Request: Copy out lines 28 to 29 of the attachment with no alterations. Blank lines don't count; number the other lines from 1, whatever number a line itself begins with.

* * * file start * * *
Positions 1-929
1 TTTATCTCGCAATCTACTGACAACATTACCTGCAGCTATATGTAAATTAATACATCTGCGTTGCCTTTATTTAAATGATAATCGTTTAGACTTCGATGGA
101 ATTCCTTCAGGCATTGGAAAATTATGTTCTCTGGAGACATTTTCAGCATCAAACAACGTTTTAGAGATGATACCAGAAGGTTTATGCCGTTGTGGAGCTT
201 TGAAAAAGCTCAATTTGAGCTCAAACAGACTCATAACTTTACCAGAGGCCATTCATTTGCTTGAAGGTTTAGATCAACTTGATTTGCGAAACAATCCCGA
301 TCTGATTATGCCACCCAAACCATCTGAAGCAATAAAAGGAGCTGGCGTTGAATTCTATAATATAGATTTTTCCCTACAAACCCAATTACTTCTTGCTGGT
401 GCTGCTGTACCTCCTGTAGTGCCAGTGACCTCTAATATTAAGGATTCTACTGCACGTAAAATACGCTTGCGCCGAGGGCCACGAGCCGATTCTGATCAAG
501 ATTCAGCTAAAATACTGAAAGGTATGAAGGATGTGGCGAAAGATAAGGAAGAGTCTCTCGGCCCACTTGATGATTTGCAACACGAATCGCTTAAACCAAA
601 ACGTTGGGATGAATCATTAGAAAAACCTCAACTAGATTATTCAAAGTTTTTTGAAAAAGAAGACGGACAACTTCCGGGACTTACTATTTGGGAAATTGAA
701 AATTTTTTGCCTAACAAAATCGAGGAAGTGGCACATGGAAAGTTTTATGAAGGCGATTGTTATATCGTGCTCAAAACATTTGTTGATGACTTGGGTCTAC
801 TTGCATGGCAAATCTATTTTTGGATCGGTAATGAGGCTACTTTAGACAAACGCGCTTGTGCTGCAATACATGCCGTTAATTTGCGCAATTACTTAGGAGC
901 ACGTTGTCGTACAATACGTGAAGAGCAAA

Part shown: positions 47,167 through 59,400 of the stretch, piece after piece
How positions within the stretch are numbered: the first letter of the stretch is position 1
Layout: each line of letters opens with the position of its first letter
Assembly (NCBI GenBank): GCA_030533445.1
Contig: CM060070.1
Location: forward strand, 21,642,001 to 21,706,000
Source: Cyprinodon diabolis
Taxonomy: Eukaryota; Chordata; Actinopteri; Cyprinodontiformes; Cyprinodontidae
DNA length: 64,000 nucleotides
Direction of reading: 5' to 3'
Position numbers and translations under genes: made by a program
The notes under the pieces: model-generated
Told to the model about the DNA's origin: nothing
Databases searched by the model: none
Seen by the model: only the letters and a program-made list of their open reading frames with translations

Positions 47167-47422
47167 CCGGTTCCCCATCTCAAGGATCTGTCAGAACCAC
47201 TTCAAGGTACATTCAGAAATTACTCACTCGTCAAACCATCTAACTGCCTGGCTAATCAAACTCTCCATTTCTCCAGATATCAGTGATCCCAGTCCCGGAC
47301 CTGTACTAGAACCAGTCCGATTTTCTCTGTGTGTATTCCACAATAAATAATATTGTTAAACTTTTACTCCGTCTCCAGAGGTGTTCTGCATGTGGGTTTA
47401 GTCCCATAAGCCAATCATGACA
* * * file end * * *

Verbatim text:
47167 CCGGTTCCCCATCTCAAGGATCTGTCAGAACCAC
47201 TTCAAGGTACATTCAGAAATTACTCACTCGTCAAACCATCTAACTGCCTGGCTAATCAAACTCTCCATTTCTCCAGATATCAGTGATCCCAGTCCCGGAC